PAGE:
KnittedKeyboard II is the expressive MIDI controller you can wear like a scarf

If you want squidgy keys, ROLI’s Seaboard MIDI keyboard controllers are great, but can you wrap them round your neck and use them to keep warm in winter? No, no you can’t.

Remarkably, the same can’t be said of the KnittedKeyboard II, the product of a research project by Irmandy Wicaksono at the MIT Media Lab in Cambridge, Massachusetts.

Created to take advantage of “the soft and deformable tactile properties of knitted textiles,” this is an expressive keyboard that can also be played like a theremin and, yes, worn like a scarf. It’s also fully rollable, making it easy to transport.

KnittedKeyboard II

(Image credit: Irmandy Wicaksono )

The prototype uses “digital knitting technology and explores intarsia, interlock patterning, and a collection of functional (electrically-conductive and thermoplastic) and non-functional (polyester) fibers to develop a seamless and customized, 5-octave piano-patterned textile for expressive and virtuosic sonic interaction.” Keys can simultaneously sense touch, proximity and pressure.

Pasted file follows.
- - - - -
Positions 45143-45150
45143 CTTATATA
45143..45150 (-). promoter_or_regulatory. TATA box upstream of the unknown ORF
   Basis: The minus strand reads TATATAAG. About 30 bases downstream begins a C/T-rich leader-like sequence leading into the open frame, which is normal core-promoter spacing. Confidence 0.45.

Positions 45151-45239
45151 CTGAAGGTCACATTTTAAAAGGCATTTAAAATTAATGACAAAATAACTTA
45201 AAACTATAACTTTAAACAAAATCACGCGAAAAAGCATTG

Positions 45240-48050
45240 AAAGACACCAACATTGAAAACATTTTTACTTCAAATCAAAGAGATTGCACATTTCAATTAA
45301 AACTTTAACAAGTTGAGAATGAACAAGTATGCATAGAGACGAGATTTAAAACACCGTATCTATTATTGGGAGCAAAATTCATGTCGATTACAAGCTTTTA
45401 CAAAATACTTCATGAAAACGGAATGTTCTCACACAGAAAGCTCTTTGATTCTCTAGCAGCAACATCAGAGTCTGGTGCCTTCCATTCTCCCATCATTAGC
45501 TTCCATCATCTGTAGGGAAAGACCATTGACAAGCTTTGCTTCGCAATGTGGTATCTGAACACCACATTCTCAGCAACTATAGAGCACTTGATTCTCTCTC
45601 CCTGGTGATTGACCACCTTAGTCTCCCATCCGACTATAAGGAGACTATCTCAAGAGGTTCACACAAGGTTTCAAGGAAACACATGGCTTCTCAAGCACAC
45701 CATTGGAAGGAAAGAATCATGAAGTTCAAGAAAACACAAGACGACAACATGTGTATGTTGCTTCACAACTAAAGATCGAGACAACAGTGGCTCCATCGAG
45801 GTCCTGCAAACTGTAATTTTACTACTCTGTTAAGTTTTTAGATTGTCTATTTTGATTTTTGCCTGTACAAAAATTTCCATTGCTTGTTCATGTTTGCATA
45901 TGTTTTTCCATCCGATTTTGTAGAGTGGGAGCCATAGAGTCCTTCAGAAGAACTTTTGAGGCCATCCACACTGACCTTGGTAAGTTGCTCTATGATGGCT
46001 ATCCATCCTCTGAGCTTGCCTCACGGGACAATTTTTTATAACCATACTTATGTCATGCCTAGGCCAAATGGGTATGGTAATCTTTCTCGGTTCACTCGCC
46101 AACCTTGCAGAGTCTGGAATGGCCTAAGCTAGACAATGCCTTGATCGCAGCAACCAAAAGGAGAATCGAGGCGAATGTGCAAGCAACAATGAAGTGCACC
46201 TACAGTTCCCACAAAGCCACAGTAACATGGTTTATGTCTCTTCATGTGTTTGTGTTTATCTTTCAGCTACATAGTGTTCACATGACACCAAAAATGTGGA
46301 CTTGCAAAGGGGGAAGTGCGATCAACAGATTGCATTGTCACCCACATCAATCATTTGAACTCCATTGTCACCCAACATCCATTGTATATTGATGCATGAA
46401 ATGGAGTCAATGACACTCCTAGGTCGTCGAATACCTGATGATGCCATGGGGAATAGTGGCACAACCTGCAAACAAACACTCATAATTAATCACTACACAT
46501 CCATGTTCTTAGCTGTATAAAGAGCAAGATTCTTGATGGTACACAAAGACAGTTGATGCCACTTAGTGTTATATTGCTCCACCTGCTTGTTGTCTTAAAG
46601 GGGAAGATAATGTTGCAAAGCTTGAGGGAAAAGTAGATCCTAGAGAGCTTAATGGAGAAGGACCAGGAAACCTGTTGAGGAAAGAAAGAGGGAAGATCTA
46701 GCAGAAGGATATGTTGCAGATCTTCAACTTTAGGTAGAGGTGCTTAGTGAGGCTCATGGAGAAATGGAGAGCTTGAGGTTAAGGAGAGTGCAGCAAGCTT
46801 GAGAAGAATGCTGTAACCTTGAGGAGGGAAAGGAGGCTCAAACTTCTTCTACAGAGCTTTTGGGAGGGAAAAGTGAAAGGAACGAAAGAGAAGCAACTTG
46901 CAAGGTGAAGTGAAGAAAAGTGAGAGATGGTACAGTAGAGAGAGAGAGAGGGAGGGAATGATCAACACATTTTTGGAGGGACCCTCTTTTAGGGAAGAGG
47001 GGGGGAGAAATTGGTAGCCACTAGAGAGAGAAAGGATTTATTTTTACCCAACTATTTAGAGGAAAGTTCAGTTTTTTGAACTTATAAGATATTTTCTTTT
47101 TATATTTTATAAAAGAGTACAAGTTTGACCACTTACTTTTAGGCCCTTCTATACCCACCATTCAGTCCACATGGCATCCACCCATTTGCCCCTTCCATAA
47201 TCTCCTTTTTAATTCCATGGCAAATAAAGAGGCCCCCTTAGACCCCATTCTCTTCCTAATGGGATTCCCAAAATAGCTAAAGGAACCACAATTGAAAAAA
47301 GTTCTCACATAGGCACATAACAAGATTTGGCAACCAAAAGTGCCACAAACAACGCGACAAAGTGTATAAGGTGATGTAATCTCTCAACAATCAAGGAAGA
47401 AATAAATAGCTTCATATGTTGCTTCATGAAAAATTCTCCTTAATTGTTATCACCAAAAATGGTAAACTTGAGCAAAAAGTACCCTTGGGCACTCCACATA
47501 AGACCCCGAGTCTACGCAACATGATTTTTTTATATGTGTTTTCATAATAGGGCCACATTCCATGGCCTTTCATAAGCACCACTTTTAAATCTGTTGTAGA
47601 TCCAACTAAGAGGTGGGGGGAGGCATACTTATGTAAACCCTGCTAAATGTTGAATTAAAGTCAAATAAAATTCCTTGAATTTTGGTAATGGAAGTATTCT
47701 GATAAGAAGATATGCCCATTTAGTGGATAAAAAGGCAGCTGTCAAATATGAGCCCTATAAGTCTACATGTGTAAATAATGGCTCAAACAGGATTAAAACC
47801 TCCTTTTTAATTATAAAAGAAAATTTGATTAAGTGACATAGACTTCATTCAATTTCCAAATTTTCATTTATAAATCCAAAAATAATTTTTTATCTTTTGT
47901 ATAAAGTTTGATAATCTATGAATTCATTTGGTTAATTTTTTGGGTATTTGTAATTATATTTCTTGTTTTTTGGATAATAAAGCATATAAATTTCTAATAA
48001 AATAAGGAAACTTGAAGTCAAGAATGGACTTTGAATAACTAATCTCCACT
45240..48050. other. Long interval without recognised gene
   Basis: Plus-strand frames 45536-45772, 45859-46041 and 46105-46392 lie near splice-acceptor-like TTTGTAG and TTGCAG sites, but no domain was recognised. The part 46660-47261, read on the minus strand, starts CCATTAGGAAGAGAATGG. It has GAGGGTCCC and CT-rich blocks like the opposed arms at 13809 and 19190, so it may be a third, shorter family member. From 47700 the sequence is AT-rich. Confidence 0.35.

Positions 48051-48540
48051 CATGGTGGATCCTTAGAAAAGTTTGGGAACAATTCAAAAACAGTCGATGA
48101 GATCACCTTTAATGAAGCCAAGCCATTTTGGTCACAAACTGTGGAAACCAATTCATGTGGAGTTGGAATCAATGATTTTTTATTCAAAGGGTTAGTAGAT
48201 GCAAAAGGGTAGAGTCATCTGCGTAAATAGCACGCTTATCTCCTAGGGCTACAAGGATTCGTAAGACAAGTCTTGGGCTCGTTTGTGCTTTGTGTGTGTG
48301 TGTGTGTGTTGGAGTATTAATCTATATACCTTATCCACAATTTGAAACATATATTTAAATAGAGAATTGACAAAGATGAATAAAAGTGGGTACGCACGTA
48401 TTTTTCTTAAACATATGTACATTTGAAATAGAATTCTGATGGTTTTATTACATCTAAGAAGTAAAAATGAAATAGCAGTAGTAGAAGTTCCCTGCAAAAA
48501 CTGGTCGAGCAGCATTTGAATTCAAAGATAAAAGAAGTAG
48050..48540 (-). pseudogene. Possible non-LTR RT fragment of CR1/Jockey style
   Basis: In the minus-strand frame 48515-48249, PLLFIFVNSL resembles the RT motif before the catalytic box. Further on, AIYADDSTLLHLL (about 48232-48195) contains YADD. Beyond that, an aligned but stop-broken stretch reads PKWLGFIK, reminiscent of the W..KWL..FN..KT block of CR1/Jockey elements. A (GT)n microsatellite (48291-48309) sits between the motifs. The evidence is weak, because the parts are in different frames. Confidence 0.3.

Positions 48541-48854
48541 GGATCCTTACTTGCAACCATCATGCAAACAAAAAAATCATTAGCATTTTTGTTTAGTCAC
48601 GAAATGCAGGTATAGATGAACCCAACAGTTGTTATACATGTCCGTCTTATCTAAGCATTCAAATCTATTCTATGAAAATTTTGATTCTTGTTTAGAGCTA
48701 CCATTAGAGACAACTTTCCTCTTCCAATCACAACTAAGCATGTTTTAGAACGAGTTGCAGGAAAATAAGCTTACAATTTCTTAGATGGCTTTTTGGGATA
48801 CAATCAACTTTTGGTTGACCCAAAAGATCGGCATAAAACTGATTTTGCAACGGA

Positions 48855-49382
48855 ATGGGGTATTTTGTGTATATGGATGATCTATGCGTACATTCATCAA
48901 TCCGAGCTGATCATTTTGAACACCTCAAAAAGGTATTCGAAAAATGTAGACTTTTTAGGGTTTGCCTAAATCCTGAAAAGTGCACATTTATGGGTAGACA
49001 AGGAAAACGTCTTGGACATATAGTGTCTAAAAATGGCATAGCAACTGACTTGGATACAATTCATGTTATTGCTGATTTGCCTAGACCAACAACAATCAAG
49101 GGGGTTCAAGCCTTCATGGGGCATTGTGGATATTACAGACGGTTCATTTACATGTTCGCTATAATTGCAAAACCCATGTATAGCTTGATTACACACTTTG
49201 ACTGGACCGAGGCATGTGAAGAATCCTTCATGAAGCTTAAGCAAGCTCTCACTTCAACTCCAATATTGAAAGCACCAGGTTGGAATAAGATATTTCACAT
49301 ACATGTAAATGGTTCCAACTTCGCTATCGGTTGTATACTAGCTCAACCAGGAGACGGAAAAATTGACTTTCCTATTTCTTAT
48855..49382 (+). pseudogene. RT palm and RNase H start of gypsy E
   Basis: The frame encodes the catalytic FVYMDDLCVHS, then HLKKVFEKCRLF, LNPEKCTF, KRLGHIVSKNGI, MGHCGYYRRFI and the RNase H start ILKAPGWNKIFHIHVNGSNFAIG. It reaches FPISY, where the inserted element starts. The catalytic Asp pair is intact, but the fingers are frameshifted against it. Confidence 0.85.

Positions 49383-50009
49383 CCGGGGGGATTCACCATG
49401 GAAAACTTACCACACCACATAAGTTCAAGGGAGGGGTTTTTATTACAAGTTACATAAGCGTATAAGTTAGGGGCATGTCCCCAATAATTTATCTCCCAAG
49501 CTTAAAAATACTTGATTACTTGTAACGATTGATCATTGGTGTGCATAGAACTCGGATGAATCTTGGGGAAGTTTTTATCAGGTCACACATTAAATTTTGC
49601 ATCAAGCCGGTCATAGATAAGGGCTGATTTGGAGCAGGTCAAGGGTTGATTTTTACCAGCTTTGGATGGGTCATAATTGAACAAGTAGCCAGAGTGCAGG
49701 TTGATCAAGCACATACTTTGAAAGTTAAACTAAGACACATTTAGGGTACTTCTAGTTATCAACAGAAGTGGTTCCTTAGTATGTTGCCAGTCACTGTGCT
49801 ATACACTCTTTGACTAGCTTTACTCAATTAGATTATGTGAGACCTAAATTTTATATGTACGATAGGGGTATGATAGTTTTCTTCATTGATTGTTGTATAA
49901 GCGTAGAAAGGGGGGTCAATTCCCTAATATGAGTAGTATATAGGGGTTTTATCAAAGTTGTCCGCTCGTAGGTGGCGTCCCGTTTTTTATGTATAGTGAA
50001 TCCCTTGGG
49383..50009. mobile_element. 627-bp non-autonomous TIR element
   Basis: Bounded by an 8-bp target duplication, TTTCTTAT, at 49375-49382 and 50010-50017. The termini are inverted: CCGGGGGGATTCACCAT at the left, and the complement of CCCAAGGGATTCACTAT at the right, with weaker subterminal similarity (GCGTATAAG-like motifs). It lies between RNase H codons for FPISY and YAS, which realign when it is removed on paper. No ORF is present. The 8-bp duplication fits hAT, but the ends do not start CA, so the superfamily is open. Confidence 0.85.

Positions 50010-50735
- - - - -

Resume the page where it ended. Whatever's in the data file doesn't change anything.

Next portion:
So, you can play it like a standard keyboard - with the benefit of also being able to squeeze, pull, stretch and twist the keys to affect the sound - or by moving your hands above it.

The sensing mechanism is based on capacitive and piezo-resistive sensing, with data converted into MIDI messages by a central microprocessor.

All of which sounds great, though we’re assuming it wouldn’t cope too well with being run through the washing machine, even on the wool setting. You can’t have everything, though.

Ben Rogerson

I’m the Deputy Editor of MusicRadar, having worked on the site since its launch in 2007. I previously spent eight years working on our sister magazine, Computer Music. I’ve been playing the piano, gigging in bands and failing to finish tracks at home for more than 30 years, 24 of which I’ve also spent writing about music and the ever-changing technology used to make it. 

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